Mahabat Khan Mosque :

The mosque was built in mid 17th century, during the rule of the Mughal Emperor Shah Jehan. Mahabat Khan was governor of the Peshawar region at the time, and he financed the building of the mosque, thus the eponym.
It is a beautiful mosque in the traditional Mughal style. Set among the gold and silversmith shops, its narrow but massive entrance leads to a large prayer courtyard. In the middle of the courtyard is a cool blue tiled ablution pond, with a row of rooms on either side, and a main prayer hall towards the western side. The main hall is lavishly decorated inside and covered by three fluted domes. Two tall minars (towers) rise on either side of the main hall.
In 1826, the Sikhs had to fight their way to Peshawar and let loose a reign of terror, which continued with the appointment of General Avitabile, an Italian mercenary, as the governor of Peshawar. Every day before breakfast, he would have a few local men hurled from the top of the minar of the Mahabat Khan Mosque to "teach a lesson to the unruly tribesmen". His cruelty has passed into the folklore of the walled city, for naughty children are often warned of the wrath of Abu Tabela, a local corruption of 'Avitabile'. The top domes of the minars were destroyed by the Sikh rulers, and later rebuilt by British. Today it is well maintained by the faithfuls.
Remember to take off your shoes before entering the mosque. Ensure that you are clothed to cover your arms and legs. Also cover your head.
The Mahabat Khan Mosque is located on the narrow street of Andarshar Bazaar, inside the Peshawar City. To get there, either take the Kachairy Road to Chowk Yadgar, park there and walk west 150 meters into the Bazaar; or park diagonally across the southeast end of Balahisar Fort on Hakim Ullah Jan Road, and walk up the alley of Andarshar Bazaar. The mosque is at the highest point on the street.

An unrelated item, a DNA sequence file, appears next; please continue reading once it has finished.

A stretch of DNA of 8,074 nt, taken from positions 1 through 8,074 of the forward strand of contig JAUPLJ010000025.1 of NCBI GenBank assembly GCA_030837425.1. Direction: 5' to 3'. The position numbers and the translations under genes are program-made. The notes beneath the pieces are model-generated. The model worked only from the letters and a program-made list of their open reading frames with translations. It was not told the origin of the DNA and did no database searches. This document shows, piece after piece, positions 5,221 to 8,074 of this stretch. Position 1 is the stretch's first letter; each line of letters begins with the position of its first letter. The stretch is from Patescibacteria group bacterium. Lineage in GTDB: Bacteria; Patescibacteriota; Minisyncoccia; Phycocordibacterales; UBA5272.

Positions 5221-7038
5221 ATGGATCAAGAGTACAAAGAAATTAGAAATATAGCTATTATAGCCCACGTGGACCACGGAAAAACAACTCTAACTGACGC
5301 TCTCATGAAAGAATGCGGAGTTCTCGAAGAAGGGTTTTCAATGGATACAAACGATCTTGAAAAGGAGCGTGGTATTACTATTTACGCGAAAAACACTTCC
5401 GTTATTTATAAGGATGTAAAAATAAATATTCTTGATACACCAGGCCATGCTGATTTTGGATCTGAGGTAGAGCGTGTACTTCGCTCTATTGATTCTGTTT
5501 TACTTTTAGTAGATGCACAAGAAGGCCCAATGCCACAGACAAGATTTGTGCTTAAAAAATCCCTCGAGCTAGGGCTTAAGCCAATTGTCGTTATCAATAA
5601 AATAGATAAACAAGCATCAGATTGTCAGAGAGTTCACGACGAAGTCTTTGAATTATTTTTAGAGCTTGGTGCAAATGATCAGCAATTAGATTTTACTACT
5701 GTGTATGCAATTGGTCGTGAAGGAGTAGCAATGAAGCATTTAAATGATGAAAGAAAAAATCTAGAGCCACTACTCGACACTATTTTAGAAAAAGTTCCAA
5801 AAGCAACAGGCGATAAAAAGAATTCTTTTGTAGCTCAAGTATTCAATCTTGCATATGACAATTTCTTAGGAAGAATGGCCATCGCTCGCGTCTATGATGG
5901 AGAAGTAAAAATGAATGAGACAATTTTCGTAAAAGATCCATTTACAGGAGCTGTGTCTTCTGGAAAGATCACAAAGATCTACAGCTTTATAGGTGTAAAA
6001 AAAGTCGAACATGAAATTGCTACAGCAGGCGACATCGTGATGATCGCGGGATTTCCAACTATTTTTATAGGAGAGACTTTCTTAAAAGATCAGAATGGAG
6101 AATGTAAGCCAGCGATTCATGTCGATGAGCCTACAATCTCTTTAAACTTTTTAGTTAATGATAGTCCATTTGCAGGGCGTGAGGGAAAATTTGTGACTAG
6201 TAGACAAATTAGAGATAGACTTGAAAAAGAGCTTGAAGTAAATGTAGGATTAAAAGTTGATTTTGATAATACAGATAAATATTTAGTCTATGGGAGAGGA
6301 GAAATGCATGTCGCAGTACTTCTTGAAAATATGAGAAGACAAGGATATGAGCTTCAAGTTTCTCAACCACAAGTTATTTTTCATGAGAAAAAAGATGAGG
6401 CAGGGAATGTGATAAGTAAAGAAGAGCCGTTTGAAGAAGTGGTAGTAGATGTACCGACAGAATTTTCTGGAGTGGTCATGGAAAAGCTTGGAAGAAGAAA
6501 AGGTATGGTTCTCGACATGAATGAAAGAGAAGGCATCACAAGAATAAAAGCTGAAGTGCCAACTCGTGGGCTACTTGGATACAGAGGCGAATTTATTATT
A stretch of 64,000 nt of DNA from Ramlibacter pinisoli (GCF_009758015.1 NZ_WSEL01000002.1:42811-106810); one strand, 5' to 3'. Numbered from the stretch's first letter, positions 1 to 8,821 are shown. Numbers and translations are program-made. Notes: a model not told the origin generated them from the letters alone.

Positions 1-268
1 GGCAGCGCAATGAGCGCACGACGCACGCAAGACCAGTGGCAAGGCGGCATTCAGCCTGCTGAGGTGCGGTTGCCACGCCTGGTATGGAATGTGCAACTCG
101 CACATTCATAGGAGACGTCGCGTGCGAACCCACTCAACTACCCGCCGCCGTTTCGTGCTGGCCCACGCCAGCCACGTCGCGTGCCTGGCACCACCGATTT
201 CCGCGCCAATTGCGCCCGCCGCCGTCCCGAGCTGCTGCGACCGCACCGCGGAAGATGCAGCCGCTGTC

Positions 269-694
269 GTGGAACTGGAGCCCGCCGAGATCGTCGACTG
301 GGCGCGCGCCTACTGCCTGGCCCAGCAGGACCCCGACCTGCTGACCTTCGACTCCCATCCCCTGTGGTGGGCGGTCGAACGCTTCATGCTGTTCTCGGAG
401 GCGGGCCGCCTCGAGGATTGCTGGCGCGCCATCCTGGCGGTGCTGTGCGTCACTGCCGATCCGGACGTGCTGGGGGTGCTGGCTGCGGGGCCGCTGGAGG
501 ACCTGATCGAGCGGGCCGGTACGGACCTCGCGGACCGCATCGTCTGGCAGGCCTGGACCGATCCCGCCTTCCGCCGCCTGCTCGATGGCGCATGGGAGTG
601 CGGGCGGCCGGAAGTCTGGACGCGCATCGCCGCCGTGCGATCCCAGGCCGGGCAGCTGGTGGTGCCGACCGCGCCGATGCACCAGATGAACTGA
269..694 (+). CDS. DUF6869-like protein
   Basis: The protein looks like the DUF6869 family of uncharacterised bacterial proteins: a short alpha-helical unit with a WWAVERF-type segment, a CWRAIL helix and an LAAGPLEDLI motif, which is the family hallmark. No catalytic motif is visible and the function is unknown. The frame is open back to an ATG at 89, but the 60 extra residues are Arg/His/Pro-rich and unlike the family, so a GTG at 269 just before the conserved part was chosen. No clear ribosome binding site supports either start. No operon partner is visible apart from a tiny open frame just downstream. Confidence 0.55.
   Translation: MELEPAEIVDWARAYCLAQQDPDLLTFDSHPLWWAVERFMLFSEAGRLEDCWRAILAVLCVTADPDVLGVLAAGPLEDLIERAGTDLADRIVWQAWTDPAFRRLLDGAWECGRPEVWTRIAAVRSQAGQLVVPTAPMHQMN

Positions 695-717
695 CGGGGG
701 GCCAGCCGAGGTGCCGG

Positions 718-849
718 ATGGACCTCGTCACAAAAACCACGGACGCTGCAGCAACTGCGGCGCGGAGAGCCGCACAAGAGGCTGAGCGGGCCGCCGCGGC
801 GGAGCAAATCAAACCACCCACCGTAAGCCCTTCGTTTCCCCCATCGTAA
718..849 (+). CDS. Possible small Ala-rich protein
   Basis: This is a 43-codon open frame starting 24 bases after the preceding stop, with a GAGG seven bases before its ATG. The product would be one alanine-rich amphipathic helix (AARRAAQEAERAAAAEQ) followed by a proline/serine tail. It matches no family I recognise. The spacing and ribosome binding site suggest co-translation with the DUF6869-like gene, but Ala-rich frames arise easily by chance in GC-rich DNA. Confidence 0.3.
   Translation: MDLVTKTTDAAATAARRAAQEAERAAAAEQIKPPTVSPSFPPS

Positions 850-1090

Bab-e-Khyber & Jamrud Fort

Bab-e-Khyber. The Khyber Gate was built in 1964, at the mouth of the Khyber Pass, where the Jamrud Fort is also located. Once way-out of the city, today Peshawar extends through the Hayatabad bazaar, that threatens to en-gulf the Bab-e-Khyber.

Jamrud Fort of Peshawar:

A well-known Sikh General Sardar Hari Singh Nalwa, proposed the construction of a big fort at Jamrud (originally Fattagarh) in 1836, in order to strengthen the base for further advances through the formidable defile. It is at the southern end of the Khyber Pass, where the Khyber gate stands across the road today. Construction was approved the following year and Hari Singh built a mud fort in an unbelievably short time of 54 days. However, Amir Muhammad Khan of Kabul (Afghanistan) sensed danger and attacked it in early 1837, he defeated the Sikhs and returned to Kabul. In April 1837, the local tribesmen followed suit and attacked the fort, killing Hari Singh.
The fortress is situated on a mound covering a hundred square yards. It has an outer wall and an inner wall and had one entrance in each wall at the time. The route inside spirals to the top, from where one can get a commanding view of the stony barrenness that leads into the famous Khyber Pass. In 1924, the British took over the fort and constructed new barracks. Today it is part of the Peshawar garrison, and prior permission is required to visit inside.



Hospitals in Peshawar

  • Lady Reading Hospital
  • Khyber Teaching Hospital
  • Hayatabad Medical Complex
  • Rehman Medical Complex
  • North-West Hospital
  • Govt.Children Hospital,HajiCamp,Peshawar


Peshawar Universities, Peshawar Colleges, Peshawar Beauticians, Peshawar Travel, Peshawar Hospitals, Peshawar Teachers, Peshawar Doctors, Peshawar Photos, Peshawar